This story was originally published on Civil Eats.
Every part of the chickens, pigs, cows, lambs, and goats that arrive at Grass & Bone in Mystic, Connecticut, get used. Take the fat: It gets turned into beef-fat chocolate chip cookies, made into candles, and used to cook with instead of butter or canola.
“It’s easy for us to sell the New York Strips, filet mignons, and ribeyes, but you’ve got also rumps and shanks and neck and fat and bone and oxtail and liver,” says co-owner Dan Meiser. “Not only do we not want to be wasteful, but we’re also paying for all of it, and to make the model work, you have to sell every pound.”
Instead of simply selling meat, Meiser and his business partner, James Wayman, opened a butcher shop with a restaurant inside. The two-year-old eatery serves not only as a place to pick up hamburgers or learn how to cook a new cut of meat, but also as a place to get a meal. All the while, the owners and staff are working tirelessly to reconnect area residents to their local meat producers.
“We’re really lucky in this part of the world,” says Wayman. “We have a very strong and historic farming tradition, with lots of families farming for generations.”
At one time, butcher shops were a staple of most communities. But in the 1970s, “boxed beef” cuts which butchers could then cut into smaller cuts, became more popular. As a result, there was less of a demand for whole-animal butchery, and today, many supermarkets sell everything pre-packaged.
While traditional, whole-animal butcher shops have largely disappeared, a new type of business has popped up across the U.S. in recent years: the butcher shop/restaurant hybrid. In addition to Grass & Bone in Connecticut, similar establishments and others have launched or added restaurants to make themselves more financially viable and draw in clientele who might not otherwise seek them out. Some of these include Foothills Meats near Asheville, North Carolina; Kau in Greensboro, North Carolina; Revival Meats in Houston; Laurelhurst Market in Portland, Oregon; Clove & Hoof in Oakland; and Belcampo Meat Co. in multiple locations.
In addition to serving fresh and local meat and supporting nearby farmers, these establishments also hope to make whole-animal butchery affordable and cut down on food waste.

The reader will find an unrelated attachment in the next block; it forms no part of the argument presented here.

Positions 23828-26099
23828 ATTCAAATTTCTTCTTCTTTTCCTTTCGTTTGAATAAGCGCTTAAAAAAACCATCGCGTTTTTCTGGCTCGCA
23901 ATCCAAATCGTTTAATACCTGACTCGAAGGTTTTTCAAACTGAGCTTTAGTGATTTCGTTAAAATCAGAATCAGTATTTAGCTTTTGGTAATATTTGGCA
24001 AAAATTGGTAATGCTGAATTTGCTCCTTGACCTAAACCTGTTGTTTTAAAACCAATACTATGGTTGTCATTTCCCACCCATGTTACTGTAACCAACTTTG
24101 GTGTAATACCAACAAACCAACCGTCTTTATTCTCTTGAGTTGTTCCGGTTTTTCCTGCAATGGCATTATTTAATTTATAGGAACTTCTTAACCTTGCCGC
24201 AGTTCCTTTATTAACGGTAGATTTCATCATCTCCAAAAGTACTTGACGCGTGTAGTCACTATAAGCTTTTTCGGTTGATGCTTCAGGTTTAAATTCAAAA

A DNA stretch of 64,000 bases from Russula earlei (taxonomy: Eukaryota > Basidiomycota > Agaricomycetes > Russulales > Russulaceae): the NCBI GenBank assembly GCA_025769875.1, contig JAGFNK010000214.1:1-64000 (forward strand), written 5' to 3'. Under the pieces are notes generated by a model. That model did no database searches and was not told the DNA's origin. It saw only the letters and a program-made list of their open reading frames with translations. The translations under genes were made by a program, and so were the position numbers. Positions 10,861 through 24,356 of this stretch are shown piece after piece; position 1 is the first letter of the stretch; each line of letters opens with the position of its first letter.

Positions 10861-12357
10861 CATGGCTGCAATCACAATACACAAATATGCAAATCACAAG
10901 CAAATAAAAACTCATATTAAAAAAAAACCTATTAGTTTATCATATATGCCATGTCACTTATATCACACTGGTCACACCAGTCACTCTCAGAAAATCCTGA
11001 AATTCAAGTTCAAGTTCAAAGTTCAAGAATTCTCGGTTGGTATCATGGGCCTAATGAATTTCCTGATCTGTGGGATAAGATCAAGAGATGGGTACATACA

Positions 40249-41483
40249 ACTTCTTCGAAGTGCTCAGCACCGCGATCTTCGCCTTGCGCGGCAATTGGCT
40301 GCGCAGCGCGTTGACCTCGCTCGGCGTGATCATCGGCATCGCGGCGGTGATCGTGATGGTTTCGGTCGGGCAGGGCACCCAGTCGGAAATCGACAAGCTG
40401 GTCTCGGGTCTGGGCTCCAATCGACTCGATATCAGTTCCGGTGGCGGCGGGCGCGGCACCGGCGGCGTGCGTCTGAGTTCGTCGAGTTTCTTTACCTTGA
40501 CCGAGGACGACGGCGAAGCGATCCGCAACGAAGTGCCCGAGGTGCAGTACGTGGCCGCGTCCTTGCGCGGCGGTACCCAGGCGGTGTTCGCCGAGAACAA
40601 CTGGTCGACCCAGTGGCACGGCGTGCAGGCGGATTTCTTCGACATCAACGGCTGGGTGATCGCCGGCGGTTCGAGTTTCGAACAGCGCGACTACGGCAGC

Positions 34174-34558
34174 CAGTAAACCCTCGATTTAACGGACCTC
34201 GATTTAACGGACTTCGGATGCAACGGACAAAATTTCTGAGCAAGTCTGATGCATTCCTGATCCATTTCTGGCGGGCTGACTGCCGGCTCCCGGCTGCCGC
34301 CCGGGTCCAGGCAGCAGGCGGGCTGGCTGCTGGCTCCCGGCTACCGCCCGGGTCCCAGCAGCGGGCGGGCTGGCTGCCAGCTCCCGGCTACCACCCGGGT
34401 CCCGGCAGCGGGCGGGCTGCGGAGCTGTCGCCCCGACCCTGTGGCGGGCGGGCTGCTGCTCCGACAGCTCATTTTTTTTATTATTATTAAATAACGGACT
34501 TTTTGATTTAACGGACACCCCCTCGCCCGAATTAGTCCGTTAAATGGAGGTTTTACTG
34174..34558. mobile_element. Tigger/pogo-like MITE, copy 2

“You know when you’re buying from a local butcher who lives in the community that they’re vested in the area, and the money is going back into the community,” said Danny Johnson, vice president of the Butcher’s Guild and owner of the California market and butcher shop Taylor’s Market.
Johnson says the return of the neighborhood butcher shop is one of many side benefits of the farm-to-table movement and the fact that more people want to understand the origins of their food.
More than a decade ago, Wayman and Meiser helped to start the farm-to-table scene in southeastern Connecticut, when they opened Oyster Club, the establishment that eventually paved the way for them to run a whole-animal butcher shop. At the time, it was a trailblazing move to feature the names of farms on a menu that changed daily, depending on what the chefs could procure.
Oyster Club led to a resurgence in local food in the Mystic area and the overall strengthening of the local-food economy. And it also created a demand in the community for access to the type of meat that Oyster Club, with its on-site butchery team, was dishing out.
“I’ve been butchering for almost 15 years, and when we opened Oyster Club, we did [whole animal butchery] right away,” Wayman said. “I think it’s important for our cooks to know how, and it’s an important part of our local food chain.”
Several years after opening Oyster Club, Meiser and Wayman launched a second restaurant in town. The Engine Room, with a focus on burgers that the team butchered and ground in-house, created an additional need for a butcher shop. The two knew if they wanted to do whole-animal butchery and source the animals locally, they would need to find a way to make it work economically. The result is Grass & Bone.